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Posted by: Maricopa Lawyers on Oct 2, 2014

It’s been said that leadership and conflict are practically synonymous. A leadership role requires an above average capacity for dealing with conflict, particularly in the workplace.

Conflict in the workplace is otherwise unavoidable. Mike Myatt, a contributing writer to Forbes, writes about conflict, “It will find you whether you look for it or not. The ability to recognize conflict, understand the nature of conflict, and to be able to bring swift and just resolution to conflict will serve you well …”

Before you take legal action in your workplace dispute, consider these steps:

Define Workplace Behavior

Defining what constitutes acceptable workplace behavior is a major asset in resolving conflict before it happens. It’s essential to have expectations clearly hashed beforehand to cut down on those dangerous assumptions. What will or won’t be tolerated should be public knowledge in the workplace.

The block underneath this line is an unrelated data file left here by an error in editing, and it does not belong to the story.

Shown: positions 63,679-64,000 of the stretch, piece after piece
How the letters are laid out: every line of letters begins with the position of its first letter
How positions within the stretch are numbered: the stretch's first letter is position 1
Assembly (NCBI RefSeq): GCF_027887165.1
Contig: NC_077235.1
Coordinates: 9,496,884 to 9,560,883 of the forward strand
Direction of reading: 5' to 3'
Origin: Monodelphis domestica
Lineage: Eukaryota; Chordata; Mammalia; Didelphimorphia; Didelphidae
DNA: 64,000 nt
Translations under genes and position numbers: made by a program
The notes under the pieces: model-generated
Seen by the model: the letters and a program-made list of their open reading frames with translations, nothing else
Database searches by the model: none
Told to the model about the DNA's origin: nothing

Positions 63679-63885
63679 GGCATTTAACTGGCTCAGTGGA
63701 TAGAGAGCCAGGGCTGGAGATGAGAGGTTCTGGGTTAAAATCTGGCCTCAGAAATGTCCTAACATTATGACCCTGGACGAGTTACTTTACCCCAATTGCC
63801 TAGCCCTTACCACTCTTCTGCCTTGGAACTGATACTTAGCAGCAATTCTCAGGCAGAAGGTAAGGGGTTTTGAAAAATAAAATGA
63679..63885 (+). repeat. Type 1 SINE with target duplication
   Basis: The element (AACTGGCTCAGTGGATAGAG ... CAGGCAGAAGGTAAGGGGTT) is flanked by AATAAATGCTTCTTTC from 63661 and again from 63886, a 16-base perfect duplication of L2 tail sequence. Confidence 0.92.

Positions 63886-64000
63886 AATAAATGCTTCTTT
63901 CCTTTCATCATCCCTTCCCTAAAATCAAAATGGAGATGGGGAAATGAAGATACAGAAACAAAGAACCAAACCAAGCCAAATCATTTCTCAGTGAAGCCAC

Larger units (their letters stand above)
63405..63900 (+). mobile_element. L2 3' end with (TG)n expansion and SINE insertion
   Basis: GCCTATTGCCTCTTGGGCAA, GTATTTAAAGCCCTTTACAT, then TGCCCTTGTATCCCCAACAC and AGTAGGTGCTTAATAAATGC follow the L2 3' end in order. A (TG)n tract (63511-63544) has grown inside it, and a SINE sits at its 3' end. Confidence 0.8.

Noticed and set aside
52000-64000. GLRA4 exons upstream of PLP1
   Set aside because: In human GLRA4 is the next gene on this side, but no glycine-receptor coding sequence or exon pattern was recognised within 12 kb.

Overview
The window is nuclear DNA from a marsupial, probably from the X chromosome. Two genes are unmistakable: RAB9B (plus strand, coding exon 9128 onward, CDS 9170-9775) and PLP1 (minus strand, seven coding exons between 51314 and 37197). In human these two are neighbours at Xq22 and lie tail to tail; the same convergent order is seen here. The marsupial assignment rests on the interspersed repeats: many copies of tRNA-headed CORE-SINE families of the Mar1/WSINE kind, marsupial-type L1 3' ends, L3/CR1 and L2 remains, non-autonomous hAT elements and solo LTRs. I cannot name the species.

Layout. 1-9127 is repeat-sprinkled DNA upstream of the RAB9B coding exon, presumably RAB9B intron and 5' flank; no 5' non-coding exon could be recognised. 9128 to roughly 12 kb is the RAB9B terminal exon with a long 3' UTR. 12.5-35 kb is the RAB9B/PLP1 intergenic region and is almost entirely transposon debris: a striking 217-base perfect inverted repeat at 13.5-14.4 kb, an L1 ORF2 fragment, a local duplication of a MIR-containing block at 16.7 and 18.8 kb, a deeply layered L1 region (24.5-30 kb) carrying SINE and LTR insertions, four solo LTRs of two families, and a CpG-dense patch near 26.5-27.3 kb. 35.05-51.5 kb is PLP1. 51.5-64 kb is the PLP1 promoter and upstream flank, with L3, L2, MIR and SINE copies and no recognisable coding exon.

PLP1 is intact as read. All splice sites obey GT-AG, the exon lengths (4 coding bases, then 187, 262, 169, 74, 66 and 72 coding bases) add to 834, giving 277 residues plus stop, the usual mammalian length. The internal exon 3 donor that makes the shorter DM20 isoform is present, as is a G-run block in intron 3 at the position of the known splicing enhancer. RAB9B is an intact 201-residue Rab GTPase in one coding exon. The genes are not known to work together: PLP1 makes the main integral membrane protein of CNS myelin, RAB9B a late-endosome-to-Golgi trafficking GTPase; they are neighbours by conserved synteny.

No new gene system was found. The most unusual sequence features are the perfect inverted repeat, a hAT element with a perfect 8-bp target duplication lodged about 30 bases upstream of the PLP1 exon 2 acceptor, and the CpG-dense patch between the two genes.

Improve Your Communication

How many conflicts have resulted from lack of communication? Consider your history and how many times a little more dialogue could have circumvented the issue. Focus on implementing clear and concise communication and transferring of information to ease future conflicts.

Embrace Minor Conflict

You can’t always avoid the issue of conflict, so in minor situations it is best to embrace it – you could prevent a major issue from developing in the future. When minor conflict flares up, deal with it proactively and in a timely fashion. You’ll get better at identifying what conflict is worth embracing over time.

Know When Legal Action is Appropriate

Certain situations in the workplace demand that you take appropriate legal action – know what constitutes the difference between minor conflict and legitimate legal complaint.

As an employee, you have the right not to be discriminated for your race, gender, sexual orientation or any other characteristics. You also have the right to be paid for hours worked and the right to work in a safe workplace.

If you’re unsure whether your dispute constitutes legal action, an attorney can help discuss your case.